Open Book Audio May Be The Best Choice

November 10th, 2012

Back in June of last year I finished recording the audio version of Simply Prayer and went looking for a place to sell it. At the time Kunaki seemed the best choice. Since then my audio book journey has drawn a bit of attention between two companies: ACX.com and Open Book Audio.

Being a social creature I did some asking around and found that most of the indie authors I knew were going with ACX, so that’s where I decided to go, despite Andrew Parker of Open Book Audio’s various helpful comments.

To make a long story short, I’ve been disappointed in ACX. Some would say I’m just being impatient, but so far the results with this company has been null in trying to get Apprentice Cat narrated. Thankfully I have an author friend who put me in touch with someone outside that company who may be able to narrate the book for me. (We’re still working on details at the moment.)

I’ve been looking into how to upload narration from an outside source onto the ACX site, but I keep getting lost in the directions available. Admittedly, I have yet to contact the company about this. I had plans to contact them this week, but then an interesting comment appeared from Andrew Parker on a post on my old blog about how Open Book Audio may be a better choice.

Here it is in full:

Hi Jaime (and all who are following the conversation),

Thanks for the kind words on the podcast. To your questions, the reality is with Audible that if you decide to go the ACX route (which definitely has it’s benefits) and go non-exclusive, you can sell your audiobook elsewhere, like through Open Book Audio. The problem with that, as I see it, is that you are locked into the 7 year agreement and, here’s where it gets interesting, you lose out on the marketing push we offer. Not to mention being able to track your sales through our website. As for Audible, they distribute their library, as I think most everyone knows now, to iTunes on an exclusive. So, if you want into iTunes, you have to get into Audible first. If you don’t go the ACX route, you have to have 5 books to get in. As for iTunes/Apple, they accept no audiobook unless it comes through Audible. So, even if you were to pay the development fee of $99, it still gets your book listed as a Spoken Word album or just an app. Either way, it makes it hard for folks to find you.

Back to the marketing push. At OBA, we have a very specific formula about what books we’ll take and what books we market. The truth is that, as long as the audio quality is good and the subject matter isn’t offensive, we’ll take the book and publish it to all of our retailers. What we then do is see how the book performs over the next few months. If it performs well enough, we put a big marketing push behind the book (reviews, websites, social media, press releases, interviews, podcasts, library journals, etc.) to goose the sales of the book and drive more money. Best of all, it’s free. How can we do that? Well, it’s simple really. If the book has proven that it can sell, it’s kind of a “why wouldn’t we?” mentality. Better yet, we have a specific formula that allows us to determine the precise amount of copies sold over a given period to guarantee a successful book. It’s remarkable how accurate we can be in determining what will be a hit and what won’t, rather than doing like most publishers do and go from their gut.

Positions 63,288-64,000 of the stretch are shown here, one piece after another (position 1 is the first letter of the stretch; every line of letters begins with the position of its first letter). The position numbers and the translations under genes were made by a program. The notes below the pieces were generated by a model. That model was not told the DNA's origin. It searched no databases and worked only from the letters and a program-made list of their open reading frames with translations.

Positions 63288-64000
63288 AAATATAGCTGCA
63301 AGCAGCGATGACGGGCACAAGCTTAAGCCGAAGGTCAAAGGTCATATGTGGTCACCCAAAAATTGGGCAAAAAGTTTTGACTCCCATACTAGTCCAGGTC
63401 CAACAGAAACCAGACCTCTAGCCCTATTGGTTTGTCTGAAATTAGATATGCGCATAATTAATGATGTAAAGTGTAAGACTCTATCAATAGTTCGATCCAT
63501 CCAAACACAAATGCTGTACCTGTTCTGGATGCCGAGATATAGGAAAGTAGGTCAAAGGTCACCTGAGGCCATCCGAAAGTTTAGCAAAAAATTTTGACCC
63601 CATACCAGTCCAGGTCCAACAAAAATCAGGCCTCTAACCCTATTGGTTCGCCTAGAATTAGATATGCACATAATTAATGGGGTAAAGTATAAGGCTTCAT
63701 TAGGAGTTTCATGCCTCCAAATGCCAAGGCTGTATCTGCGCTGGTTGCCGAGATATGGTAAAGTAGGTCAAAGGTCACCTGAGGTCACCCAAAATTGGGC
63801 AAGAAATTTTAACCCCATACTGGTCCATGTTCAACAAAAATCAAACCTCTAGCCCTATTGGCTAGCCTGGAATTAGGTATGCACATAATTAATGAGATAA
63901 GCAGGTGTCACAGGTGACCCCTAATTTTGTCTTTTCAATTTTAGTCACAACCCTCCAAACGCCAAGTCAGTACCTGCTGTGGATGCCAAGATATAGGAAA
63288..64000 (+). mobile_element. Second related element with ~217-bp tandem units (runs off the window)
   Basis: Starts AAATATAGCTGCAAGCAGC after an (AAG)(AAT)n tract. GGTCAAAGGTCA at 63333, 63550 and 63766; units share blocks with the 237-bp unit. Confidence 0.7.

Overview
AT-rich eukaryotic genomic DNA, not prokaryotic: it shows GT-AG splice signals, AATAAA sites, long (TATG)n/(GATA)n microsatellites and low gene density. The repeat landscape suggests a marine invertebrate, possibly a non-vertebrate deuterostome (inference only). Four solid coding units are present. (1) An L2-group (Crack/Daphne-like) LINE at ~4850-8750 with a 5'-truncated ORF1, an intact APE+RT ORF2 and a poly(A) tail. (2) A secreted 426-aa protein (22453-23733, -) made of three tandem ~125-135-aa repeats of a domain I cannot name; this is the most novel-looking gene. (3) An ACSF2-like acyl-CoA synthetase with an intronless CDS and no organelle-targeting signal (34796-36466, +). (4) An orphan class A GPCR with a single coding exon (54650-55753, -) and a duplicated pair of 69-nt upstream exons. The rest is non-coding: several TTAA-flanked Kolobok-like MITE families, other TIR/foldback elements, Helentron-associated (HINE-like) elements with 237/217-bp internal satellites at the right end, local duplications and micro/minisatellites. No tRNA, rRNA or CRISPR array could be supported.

All that said, any publisher, like ourselves, won’t take your book if you decide to go direct through Audible and then come to us for the rest. Financially, we can’t make it work without the Audible slice of the pie and that’s the truth. Now, our fees are the lowest in the industry (again, math allows us to do that!) but Audible is still an essential piece of the puzzle.

So, what I would tell you is that if you’re content with your book just being available and not looking to make a great deal of money on it, ACX might be the way to go. But, if you’re looking to make more money, regardless of whether or not you hit the threshold for the marketing push, OBA is a much better option. After all, with a wider net, you’ll always get more fish.

Hope that helps. If you want to talk further (if anyone wants to talk further) just email me at andrew at openbookaudio dot com.

After reading this comment, I have to say I’m seriously considering using Open Book Audio instead of ACX. I’ll be contacting Andrew soon to find out the details and I’ll let you all know how it goes.

Has anyone else been through working with audio book companies? What did you like? What would have liked to see improved?

*** Update***

I’ve just learned that once you sign up with ACX you cannot delete your account with them without deleting your Amazon account as well. That makes me very unhappy because now it seems they’re trying to force me to use their services. While it does simplify things, just as using Createspace does, it also limits your options once you claim your book, even with non-exclusivity.